Lesson 3: Christian Nationalism

insurrectionsists senate floor prayerThe separation of church and state that historically has been a cherished principle of the USA is being severely threatened. The media pictures Church leaders laying hands on political candidates and popular pastors speaking prominently at campaign rallies. Election committees regard religious groups as critical voting blocks.

Then Pew Foundation’s recent study of religion in America reported almost 50% of our citizens think the USA should be a Christian nation. True, when you break this down, there are all sorts of ideas about what that means. However, there is no doubt a new Christian Nationalism has appeared on the scene.

Although this new movement has taken different forms, it certainty indicates a new understanding of the relationship of church and state. Let me quickly examine three of these before looking at them more thoroughly in the coming weeks.

The most obvious is the New Apostolic Reformation. This is a new kind of Pentecostalism that features supposed direct communication with God, supernatural healings, and guarantees of salvation. However, instead of preparing individuals for divine judgment, it now readies the nations. Christians are to dominate all areas of society, so Jesus finds faith when he returns. Indeed, this is seen as a necessary precondition of his return. The group identifies seven mountains Christians are to control: the financial system, the church, the government, the arts, the media, education, and entertainment.

“Dominating” means God’s people overcoming Satan’s agents in a cosmic war between good and evil. The scary part is the movement identifies Satan’s agents who must be removed and does not dismiss using violence to do this.

We are presently looking at a movement rather than an institution. Several public figures have presented themselves as present day apostles and prophets whom God has entrusted with this message. They have exerted tremendous influence on all sorts of groups, such as when we saw insurgents stopping to pray after running through the capitol seeking Nancy Pelosi.

A second form are the Evangelical churches that began seeking political power in the 196os. They, too, believe we are engaged in a cosmic battle in which the growing secular society is attempting to destroy Christian culture, specifically by permitting abortion and gay rights. Christians must defend themselves by taking over public offices and enacting laws supporting Christian values. They laid out an agenda that began with getting elected to school boards. We can see they were very successful in the battles taking place about what public schools are to teach and books that are be removed from their libraries. It is also evident that they have been able to mobilize their people as polls show a large percentage vote for republican candidates that their leaders endorse.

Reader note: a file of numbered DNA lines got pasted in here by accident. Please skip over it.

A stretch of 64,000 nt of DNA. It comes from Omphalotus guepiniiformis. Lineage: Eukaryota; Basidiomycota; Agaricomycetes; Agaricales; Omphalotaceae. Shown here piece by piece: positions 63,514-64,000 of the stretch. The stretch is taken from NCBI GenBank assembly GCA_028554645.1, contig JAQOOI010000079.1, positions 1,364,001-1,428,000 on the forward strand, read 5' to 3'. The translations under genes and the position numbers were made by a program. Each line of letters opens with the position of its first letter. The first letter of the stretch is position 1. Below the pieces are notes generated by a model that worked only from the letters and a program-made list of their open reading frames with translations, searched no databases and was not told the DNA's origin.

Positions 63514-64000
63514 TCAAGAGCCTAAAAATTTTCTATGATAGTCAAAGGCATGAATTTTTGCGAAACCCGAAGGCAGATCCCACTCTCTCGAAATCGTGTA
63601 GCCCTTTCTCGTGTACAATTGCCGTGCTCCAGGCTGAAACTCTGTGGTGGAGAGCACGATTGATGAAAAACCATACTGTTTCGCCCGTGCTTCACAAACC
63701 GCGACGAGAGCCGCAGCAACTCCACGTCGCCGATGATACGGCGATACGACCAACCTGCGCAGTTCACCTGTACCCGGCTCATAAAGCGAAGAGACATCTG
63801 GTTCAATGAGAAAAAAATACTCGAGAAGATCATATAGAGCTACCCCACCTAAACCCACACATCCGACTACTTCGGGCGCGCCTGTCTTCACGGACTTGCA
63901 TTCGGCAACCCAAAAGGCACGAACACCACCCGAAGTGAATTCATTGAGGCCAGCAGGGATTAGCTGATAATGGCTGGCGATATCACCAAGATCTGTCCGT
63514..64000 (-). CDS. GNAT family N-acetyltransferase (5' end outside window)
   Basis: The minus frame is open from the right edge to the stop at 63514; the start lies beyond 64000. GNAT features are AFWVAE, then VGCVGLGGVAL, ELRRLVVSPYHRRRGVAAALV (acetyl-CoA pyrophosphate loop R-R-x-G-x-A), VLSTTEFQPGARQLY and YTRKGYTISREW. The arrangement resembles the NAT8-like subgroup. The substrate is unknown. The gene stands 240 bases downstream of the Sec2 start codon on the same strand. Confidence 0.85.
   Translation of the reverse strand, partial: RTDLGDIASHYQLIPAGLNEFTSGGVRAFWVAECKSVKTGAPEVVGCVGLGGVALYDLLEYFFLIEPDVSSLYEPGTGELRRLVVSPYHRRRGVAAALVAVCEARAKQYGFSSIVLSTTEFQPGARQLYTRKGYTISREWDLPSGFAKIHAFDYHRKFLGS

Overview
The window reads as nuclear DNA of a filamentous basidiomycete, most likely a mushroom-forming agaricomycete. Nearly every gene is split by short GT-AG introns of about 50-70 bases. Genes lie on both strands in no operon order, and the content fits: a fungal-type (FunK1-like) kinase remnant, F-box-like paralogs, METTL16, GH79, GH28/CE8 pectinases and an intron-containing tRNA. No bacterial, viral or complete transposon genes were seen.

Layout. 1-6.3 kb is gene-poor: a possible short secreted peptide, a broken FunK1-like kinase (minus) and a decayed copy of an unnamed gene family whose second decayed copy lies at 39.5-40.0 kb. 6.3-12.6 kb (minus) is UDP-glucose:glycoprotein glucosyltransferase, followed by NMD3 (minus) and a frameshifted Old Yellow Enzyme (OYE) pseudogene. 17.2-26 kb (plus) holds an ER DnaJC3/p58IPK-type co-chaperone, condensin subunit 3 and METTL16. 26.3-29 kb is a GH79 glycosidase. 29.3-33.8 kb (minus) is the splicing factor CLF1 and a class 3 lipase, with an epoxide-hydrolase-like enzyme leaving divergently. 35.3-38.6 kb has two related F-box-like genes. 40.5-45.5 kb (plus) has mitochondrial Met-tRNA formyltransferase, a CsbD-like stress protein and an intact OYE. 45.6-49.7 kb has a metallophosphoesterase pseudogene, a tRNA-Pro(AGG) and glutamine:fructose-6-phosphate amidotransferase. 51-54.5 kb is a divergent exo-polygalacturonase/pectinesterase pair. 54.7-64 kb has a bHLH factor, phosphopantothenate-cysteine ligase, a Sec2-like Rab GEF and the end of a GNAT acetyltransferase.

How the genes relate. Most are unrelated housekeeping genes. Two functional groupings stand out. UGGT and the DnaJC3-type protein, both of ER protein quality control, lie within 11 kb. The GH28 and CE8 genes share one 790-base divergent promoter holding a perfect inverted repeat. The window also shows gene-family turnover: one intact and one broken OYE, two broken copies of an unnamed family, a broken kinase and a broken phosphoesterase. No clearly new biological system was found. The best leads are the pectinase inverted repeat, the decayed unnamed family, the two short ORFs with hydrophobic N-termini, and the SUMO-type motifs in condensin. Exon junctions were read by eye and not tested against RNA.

The third form are the Roman Catholics who want to return to the anti-modernist positions of pre-Vatican 2. We often forget in the 19th and early 20th centuries, the Vatican opposed democratic movements. John Kennedy got elected promising his religion would not affect his political decisions, and many of us thought Vatican 2 somewhat endorsed this kind of thinking. Now, conservatives are reacting by calling for a Christiaan culture that many of us associate with the Middle Ages. This group promised to cooperate with the Evangelicals in political action to enact Christians laws in the 2009 Manhattan Declaration

This kind of Christian Nationalism has really challenged the First Amendment that prohibits the establishment of any religion while allowing all to practice freely. But sadly, it has also divided the Church as all denominations find themselves engaged in conflicts between conservatives and liberals fighting over these issues.

Tags: , , , , , , ,


By continuing to use the site, you agree to the use of cookies. more information

The cookie settings on this website are set to "allow cookies" to give you the best browsing experience possible. If you continue to use this website without changing your cookie settings or you click "Accept" below then you are consenting to this.